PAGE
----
United Nations-Secretary General
Mr. António Guterres
The Makhmour Refugee Camp as a Litmus Test in the Context of Human Rights and International Law versus Interest Politics
Dear Mr. Guterres,
On the occasion of the meeting between U.S. President Biden and his Turkish counterpart Erdoğan on the sidelines of the NATO summit and the attack on the Makhmour refugee camp, the EU Turkey Civic Commission (EUTCC) held an emergency debate on 13 June 2021 entitled “US – Turkey Relations: The Makhmour Refugee Camp as a Litmus Test in the Context of Human Rights and International Law versus Interest Politics”.
Relations between the two politicians seemed strained recently. Already during the election campaign, Biden announced a tougher course against Turkey and called Erdoğan an autocrat. Added to this is the recognition of the Armenian genocide by the U.S. president.
In the context of these tensions, reference was made to Turkey’s invasion of the territory of the Kurdistan Regional Government – Iraq which is contrary to international law. Turkey maintains dozens of military bases there. The Makhmour refugee camp was recently also targeted by Turkish attacks. Nearly 12,000 people who were expelled from the Kurdish areas of Turkey in the 1990s live here. On 5 May 2021, a Turkish drone struck in front of a playground, killing three people. Already a year ago, 3 women were killed in a Turkish attack on the camp.
The following speakers attended the debate, which was moderated by Meghan Bodette, independent researcher focusing on Kurdish issues, USA: Nadine Maenza, U.S. Commission on International Religious Freedom, USA – David Phillips, Director of Peace-Building and Human Rights Programme, Institute for the Study of Human Rights, Columbia University, USA – Bewar Ünver, Foreign Relations Committee of Makhmour refugee Camp – Kariane Westrheim, EUTCC Chairperson, University of Bergen, Norway.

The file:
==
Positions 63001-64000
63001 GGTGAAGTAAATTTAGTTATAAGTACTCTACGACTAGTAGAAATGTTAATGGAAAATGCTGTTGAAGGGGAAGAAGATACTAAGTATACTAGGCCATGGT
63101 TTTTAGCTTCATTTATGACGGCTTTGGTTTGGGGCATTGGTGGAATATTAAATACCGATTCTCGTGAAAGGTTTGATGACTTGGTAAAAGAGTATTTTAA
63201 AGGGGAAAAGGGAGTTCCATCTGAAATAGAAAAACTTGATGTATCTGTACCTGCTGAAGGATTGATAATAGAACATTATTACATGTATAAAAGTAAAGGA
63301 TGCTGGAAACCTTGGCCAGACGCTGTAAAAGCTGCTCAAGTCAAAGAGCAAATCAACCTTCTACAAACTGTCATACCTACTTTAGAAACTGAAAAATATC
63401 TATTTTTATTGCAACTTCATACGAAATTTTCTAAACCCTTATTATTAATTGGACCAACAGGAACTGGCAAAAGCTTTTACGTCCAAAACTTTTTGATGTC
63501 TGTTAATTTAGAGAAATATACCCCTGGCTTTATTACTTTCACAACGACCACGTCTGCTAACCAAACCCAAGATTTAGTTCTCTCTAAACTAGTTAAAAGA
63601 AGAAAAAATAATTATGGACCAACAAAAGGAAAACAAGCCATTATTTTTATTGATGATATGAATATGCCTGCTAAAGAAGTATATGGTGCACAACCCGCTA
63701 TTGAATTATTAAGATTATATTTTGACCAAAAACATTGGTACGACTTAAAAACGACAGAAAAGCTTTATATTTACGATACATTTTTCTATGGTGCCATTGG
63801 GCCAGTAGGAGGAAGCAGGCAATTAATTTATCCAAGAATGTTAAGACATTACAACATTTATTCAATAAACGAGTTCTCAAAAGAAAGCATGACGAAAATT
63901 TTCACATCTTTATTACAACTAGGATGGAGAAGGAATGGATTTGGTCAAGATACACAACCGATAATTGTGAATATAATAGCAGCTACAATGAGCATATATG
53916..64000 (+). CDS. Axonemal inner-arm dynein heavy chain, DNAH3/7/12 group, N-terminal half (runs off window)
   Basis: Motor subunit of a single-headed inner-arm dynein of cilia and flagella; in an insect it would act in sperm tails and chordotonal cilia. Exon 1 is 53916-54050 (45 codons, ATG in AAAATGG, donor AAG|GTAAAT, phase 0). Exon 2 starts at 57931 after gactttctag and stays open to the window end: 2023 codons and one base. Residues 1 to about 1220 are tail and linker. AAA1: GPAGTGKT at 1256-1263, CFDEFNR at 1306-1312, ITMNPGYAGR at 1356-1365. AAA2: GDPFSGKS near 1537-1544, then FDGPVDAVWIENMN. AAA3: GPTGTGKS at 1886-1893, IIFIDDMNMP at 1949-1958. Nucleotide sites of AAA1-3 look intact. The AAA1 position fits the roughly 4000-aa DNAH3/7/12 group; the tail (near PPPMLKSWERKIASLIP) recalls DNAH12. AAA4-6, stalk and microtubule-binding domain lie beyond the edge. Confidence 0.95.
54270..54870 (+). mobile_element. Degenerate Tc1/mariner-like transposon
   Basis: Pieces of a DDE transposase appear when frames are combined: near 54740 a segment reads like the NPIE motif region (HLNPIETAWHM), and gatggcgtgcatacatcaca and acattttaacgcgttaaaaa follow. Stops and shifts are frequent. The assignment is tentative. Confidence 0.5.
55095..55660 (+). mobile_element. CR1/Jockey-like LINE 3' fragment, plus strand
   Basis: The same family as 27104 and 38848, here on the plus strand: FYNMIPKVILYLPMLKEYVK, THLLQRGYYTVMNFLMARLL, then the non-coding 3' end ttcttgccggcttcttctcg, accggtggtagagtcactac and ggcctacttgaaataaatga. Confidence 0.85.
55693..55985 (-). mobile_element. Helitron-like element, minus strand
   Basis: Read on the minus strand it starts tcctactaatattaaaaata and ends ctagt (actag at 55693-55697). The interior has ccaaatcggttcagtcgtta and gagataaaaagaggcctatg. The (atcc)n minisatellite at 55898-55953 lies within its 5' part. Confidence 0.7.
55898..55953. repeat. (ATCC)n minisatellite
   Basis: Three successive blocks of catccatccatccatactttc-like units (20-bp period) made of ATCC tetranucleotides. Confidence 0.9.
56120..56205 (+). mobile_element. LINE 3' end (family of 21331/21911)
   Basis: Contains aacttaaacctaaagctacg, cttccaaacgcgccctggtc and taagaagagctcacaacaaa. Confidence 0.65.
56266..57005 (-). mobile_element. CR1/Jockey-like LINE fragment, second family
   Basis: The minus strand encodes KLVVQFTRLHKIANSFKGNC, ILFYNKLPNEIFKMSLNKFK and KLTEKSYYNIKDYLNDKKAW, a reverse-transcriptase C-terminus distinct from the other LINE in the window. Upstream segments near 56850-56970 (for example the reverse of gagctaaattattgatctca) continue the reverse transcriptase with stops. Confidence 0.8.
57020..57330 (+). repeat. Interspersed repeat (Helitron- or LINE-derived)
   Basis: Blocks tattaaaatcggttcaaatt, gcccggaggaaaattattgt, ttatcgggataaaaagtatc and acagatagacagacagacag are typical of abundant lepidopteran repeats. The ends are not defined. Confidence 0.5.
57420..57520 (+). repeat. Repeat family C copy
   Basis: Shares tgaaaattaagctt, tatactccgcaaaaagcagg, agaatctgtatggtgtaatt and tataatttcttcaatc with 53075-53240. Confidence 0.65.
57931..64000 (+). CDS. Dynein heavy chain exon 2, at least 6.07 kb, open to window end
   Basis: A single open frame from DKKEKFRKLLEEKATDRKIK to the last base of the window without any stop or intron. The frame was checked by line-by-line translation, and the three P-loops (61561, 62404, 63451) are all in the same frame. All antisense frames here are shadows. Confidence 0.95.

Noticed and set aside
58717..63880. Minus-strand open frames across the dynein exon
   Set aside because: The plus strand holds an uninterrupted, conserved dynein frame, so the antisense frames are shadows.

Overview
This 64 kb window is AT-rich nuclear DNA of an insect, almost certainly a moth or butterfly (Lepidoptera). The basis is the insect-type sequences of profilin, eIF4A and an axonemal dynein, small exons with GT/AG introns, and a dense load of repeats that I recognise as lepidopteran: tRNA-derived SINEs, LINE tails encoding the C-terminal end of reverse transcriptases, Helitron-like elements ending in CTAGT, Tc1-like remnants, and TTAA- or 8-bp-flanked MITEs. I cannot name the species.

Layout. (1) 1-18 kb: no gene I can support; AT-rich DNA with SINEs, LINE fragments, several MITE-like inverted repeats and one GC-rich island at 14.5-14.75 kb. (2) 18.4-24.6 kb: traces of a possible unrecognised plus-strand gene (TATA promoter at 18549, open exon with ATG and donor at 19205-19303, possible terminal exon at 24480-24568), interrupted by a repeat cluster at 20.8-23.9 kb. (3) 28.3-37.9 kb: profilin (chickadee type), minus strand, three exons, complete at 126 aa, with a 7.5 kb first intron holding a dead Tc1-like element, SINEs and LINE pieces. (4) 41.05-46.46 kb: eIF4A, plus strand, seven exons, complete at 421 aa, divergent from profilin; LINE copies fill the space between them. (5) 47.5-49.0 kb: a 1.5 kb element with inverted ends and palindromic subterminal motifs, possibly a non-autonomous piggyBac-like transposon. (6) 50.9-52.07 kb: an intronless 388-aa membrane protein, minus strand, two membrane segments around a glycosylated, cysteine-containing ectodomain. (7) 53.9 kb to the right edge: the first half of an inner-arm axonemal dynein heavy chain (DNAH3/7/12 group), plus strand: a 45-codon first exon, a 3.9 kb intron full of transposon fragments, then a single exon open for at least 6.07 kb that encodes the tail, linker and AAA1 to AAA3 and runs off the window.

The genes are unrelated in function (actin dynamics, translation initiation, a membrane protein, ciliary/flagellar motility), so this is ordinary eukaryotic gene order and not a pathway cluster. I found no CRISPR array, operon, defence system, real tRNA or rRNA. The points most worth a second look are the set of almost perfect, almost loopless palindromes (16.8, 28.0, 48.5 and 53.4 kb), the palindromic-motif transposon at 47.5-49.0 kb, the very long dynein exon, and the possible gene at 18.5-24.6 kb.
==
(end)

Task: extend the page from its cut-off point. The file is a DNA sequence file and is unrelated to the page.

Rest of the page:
Bewar Ünver pointed out the multifaceted effects of the attacks on the camp and criticises the silence of the responsible states and institutions: “We have been attacked on a daily basis, for 4 years, by Turkish drones, targeting civilians in the camp. Psychologically, it has a very bad effect on children, women and society, as it is not known, when and where it will bomb civilians. This is a war crime by Turkey, but all sides are silent and are cooperating against us.”
Kariane Westrheim, who visited the camp for regarding her research three times, referred to the progressive structures in the camp and its political significance: “It is the very mindset Erdogan fear, the democratic self-governing principles that makes the Kurds independent and autonomous, that makes women consciously acting economic and political individuals on an equal footing with, and independent of men.”
Nadine Maenza referred to the links between Turkey and ISIS and Turkey’s attitudes towards Kurds and religious minorities especially in Northeast Syria. She also points out the contradictions of US policy: “The State Department seems keeping nation states allies heavy. So what Turkey is doing right now in Iraq and Syria against ethnic and religious minorities and local autonomist governments just does not raise to the level of lesser offenses against nation states”. David Phillips underlined the importance of coordinated international actions, addressing the US and the European institutions, against Turkey “to make them know to pay a significant prize if they ignores the international order”.
Based on this, the EU Turkey Civic Commission calls upon the United Nations
– to fulfil their obligations to the Makhmour camp
– to implement their own regulations based on the 1951 Refugee Convention and its 1967 protocol for the protection of the camp
– to impose sanctions against Turkey for violating international law and committing war crimes
– to put pressure on the Kurdistan Regional Government to lift the embargo on the refugee camp
In times of the pandemic this is even more important. In this context, you have repeatedly referred to the precarious situation of refugees and the need for peaceful conflict resolution. We fully endorse these demands.
We hope that you as United Nations Secretary-General will step up your efforts to support the interests of the people in the Makhmour refugee camp and, along with it, find a political solution to the Kurdish question which is crucial for peace in the entire Middle East.
Prof. Kariane Westrheim
Download the letter as a pdf here: EUTCC Letter to the UN Secretary General – The Makhmour Refugee Camp as a Litmus Test in the Context of Human Rights and International Law versus Interest Politics
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